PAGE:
Los Angeles’ first-ever pump track opened to the public on Friday, September 22, after two years of construction. A dream envisioned and realized by downhill pro Eliot Jackson and his Grow Cycling Foundation, the track is estimated to serve 250,000 users — mostly children — per year.
“Most of us learned to ride a bike when we were young children. We rode for fun, freedom and even transportation. Perhaps we never saw a viable path which could take us beyond that…At Grow Cycling, a bike is not just a bike. It is a human-powered transport to your dreams. We’re here to expand the welcoming tent of cycling, so that no matter where you come from, your dreams are valid. And you belong here,” the foundation states for whom building this pump track is just the beginning.
A “sustainable hub of opportunities”
The Grow Cycling foundation was founded by Eliot Jackson in 2020, in light of the George Floyd protests and the racial reckoning that followed. Recognizing that the cycling world is not immune from a culture of exclusivity and racism, Jackson and his co-founders felt a need to help focus the call to action within their own community. Grow Cycling Foundation aims to foster cycling-centric communities by providing them the tools and resources they need to thrive. The Inglewood Pump Track is the foundation's first big project.
A pump track is a bike track (although skaters have been known to use them, too) that uses dirt or asphalt to create an undulating course that when ridden properly, does not require pedaling or pushing the bike forward, but can instead be ridden using an up-and-down “pumping” motion of the bike. Designed with progressive skill development in mind and being confined to a small, designated space it’s also an accessible way for kids and new cyclists to gain on-the-bike skills and confidence.
The Inglewood Pump Track is much more than a ribbon of undulating asphalt, however. It’s meant to serve as “a sustainable hub of opportunities for the entire Inglewood community,” Grow Cycling foundation states.
“We believe that investing in local communities will create a self-sustaining cycle of economic growth, enthusiasm, and inclusivity in the world of cycling.”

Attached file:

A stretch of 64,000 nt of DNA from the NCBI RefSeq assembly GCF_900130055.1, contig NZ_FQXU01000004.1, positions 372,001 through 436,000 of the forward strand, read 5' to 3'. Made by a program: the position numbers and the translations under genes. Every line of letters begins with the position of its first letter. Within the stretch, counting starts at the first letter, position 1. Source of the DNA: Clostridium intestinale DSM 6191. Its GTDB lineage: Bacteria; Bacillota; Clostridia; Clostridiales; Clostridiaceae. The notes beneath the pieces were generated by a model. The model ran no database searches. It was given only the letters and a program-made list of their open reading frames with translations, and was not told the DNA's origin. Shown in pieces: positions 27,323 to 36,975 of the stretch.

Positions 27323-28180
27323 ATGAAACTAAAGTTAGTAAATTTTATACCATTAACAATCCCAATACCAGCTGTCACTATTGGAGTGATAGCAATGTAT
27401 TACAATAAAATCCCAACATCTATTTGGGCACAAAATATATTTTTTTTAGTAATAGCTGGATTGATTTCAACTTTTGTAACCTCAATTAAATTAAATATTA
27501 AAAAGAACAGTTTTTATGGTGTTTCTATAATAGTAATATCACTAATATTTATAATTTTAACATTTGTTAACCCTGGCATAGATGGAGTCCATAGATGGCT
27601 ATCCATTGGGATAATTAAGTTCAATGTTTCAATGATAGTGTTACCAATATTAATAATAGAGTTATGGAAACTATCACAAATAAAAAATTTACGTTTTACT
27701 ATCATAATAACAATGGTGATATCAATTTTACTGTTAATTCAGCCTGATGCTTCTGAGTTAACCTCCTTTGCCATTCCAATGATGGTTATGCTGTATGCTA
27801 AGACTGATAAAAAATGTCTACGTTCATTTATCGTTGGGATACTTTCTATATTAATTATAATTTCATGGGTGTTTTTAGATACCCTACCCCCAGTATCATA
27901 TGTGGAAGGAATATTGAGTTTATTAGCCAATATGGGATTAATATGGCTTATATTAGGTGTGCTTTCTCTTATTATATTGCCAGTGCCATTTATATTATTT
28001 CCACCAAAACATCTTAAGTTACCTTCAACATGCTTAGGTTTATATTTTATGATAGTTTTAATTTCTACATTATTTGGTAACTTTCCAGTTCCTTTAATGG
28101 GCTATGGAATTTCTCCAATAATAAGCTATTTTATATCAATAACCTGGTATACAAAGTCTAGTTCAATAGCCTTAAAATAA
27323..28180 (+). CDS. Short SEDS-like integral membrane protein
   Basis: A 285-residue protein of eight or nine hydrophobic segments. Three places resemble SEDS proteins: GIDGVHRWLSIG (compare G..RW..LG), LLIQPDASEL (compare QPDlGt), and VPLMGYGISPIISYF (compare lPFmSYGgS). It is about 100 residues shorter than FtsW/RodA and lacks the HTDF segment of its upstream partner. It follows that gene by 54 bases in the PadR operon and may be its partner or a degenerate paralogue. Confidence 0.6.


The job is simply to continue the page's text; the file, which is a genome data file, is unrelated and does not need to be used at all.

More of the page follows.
Approval from the City of Inglewood for the construction of the pump track was granted in 2021, and the results of the two-year-long project were unveiled last week. The Inglewood pump track is nestled in Edward Vincent Park and is actually two asphalt tracks - the Woodlands Track is beginner- and child-friendly while the World Championships track, located right next to the Woodlands Track, is a professional-level pump track and able to be used for future world-class BMX and pump track competitions.
There is also an Inglewood Pump Track app that lists out the pump track’s schedule, events at the track, and even has a game-ified badge system for frequent visitors of the track.
“Los Angeles is the second-largest city in America, so it took us a whole lot of miles and meetings to find the best location to successfully accommodate LA’s very first pumptrack,” said Jackson, founder of the Grow Cycling Foundation, via social media.
“We chose to build this in the community of Inglewood because research indicates that economically and culturally diverse social networks can enhance financial well-being by as much as 40% over a lifetime for children of color.”
“When boys and girls around the world see a World Championship Velo Solutions pump track built in a public park in Inglewood with kids and some sports heroes riding there who look like them, we hope they can envision a gateway of opportunities and just how far their dreams and their bike can take them.”
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